It’s funny, but I feel like I have so many game-related things to do – games to play, games to grind in, games I haven’t played for a long time but would like to revisit, game videos to watch, beta games to beta – that I keep resenting the feeling of obligation to get a daily post out.
If there’s anything I’ve learned from a week of doing this, it’s that I much prefer a 2-3 day posting schedule so that I have some in-between time to reflect a bit more, chew on things and ponder, before I can build up enough excitement/motivation/intriguing revelation that I want to share in a blog post.
Do you find it difficult to play a role outside of your typical class choices? This can be in an MMO, MOBA, single player RPG or any other game that uses class as a distinction for gameplay.
The short answer is, it depends.
I have a distinct class/role preference that I normally gravitate to first, in any game, especially when I’m just trying it out for the first time and want to play something within my comfort zone.
Specifically melee damage, sturdy/tanky, with preferably a side helping of support and/or control.
A Brief Word on Role Definitions
The holy trinity of Tank/DPS/Heals is too ‘binary’ for me, in the sense that I dislike the co-dependency of the ‘pure’ holy trinity roles. I would definitely lean more towards the tank + DPS side of the spectrum, but just saying that loses the usefulness of drilling down into specifics.
I’m fonder of using the more modern damage/support/control/(utility) role definitions, or a more City of Heroes style definition of tank(aggro control)/tank(absorb alpha strike)/damage(ranged or melee)/defending(support+heals)/control/debuffs to break things down into broader functions.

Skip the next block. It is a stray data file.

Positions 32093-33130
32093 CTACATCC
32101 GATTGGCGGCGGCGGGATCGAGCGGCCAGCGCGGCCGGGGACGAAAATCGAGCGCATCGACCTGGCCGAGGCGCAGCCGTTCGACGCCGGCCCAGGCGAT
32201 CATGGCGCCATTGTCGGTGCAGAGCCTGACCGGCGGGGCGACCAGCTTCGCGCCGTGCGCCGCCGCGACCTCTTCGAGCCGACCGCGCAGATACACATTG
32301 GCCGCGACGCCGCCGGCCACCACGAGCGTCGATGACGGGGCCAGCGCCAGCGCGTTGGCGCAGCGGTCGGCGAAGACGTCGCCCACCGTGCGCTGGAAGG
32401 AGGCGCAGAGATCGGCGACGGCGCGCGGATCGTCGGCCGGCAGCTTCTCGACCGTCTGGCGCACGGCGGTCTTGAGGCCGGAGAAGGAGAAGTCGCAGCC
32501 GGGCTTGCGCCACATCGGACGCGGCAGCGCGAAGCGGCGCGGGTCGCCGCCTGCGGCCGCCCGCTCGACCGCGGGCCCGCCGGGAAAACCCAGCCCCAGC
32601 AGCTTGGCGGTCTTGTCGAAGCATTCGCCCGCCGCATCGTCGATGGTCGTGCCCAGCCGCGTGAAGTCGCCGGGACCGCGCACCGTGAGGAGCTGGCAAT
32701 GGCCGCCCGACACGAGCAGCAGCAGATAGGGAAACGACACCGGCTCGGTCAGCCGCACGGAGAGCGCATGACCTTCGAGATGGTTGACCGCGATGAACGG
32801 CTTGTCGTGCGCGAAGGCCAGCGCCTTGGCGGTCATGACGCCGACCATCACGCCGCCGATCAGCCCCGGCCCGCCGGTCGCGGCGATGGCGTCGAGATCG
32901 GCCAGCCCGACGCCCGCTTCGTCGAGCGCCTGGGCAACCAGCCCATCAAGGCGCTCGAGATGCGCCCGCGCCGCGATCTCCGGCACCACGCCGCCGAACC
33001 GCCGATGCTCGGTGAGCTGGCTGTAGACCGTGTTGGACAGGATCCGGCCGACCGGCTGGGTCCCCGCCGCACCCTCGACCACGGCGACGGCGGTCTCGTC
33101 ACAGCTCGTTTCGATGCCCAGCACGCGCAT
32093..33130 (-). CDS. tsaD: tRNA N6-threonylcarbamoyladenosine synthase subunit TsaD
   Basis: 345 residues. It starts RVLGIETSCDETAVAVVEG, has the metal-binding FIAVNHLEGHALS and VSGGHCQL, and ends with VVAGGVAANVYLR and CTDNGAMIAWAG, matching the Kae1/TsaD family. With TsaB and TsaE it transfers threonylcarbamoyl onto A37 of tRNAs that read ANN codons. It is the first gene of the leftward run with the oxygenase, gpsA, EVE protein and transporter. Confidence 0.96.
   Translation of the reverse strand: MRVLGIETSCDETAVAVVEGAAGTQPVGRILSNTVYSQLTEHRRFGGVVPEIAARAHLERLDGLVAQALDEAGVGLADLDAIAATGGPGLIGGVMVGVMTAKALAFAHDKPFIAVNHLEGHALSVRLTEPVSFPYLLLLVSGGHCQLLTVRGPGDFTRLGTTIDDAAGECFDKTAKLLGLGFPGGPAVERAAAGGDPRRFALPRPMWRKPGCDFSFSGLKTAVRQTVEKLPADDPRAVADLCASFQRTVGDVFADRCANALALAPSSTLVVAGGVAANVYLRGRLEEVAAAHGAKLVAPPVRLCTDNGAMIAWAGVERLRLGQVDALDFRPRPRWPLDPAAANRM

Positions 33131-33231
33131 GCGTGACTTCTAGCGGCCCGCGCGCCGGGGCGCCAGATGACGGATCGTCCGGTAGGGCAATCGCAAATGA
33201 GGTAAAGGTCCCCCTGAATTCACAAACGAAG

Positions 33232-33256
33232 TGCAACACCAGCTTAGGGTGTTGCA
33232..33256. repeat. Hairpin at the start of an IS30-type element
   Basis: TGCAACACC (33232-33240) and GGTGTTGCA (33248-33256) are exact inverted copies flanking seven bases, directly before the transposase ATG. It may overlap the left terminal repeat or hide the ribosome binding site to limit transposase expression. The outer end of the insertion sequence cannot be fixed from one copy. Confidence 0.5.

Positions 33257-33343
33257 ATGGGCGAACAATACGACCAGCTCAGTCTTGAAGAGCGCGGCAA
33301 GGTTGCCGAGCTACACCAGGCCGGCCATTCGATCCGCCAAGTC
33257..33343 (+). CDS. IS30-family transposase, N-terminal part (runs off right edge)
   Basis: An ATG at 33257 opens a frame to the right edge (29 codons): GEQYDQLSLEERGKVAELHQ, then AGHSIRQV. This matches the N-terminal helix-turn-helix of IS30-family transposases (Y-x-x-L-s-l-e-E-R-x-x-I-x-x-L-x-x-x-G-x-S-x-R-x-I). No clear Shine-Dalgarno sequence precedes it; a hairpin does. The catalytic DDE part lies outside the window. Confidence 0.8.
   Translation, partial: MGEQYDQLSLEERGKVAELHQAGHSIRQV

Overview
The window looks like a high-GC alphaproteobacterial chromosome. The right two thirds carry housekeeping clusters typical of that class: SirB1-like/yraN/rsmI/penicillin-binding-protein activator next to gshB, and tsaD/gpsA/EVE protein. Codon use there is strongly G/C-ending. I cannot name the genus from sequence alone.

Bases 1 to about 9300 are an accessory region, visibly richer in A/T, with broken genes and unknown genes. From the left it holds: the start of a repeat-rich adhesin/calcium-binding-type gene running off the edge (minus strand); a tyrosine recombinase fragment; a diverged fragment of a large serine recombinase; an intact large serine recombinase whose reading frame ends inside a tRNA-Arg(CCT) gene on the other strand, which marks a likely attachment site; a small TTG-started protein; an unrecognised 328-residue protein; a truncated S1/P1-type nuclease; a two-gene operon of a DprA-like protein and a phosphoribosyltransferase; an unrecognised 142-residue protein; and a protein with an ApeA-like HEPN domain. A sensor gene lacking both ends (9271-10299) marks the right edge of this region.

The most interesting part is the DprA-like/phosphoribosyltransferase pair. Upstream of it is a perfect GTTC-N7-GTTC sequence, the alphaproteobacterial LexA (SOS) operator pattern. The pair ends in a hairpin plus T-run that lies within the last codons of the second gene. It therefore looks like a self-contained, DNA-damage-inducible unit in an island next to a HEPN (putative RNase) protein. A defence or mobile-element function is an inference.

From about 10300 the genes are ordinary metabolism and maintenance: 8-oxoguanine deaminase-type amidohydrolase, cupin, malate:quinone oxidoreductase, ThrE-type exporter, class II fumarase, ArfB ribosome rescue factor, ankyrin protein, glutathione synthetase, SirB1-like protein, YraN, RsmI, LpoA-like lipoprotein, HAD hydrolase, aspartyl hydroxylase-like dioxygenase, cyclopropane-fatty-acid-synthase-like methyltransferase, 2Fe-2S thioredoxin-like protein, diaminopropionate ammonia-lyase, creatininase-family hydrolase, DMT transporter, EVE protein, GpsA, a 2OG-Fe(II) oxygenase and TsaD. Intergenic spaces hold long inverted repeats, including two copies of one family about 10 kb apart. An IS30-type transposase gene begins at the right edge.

On Wading into Combat and Being Supportive
I gravitated to tanks quite early on, but if you asked me what I really enjoyed about tanking, it’s the following:
Being big and sturdy and leading the charge into combat
The sense of being able to control the battle from within the thick of things, to position enemies where you want them, to drag them to a corner or wherever (aggro control being a part of this)
Being able to thump things with a big badass weapon
Inspiring and supporting teammates from within the fray
Being able to take an immense amount of punishment and remain standing, outlasting the opponent and ending victorious
What I hated (and still do) about tanks:
The sense of being codependent on a healer to keep you upright, just being a big but squishy health bar reservoir to be kept topped off or blam, everybody dies
The feeling of obligation to know a dungeon well, in order to bring your little lost sheep (aka the rest of your party, who seem exceedingly content to be handheld through the experience instead of being equal partners) through safely, and to set a ‘good’ pace, for unfamiliar people whom you have no idea whether they like or hate your speed or lack thereof, and may be silently judging you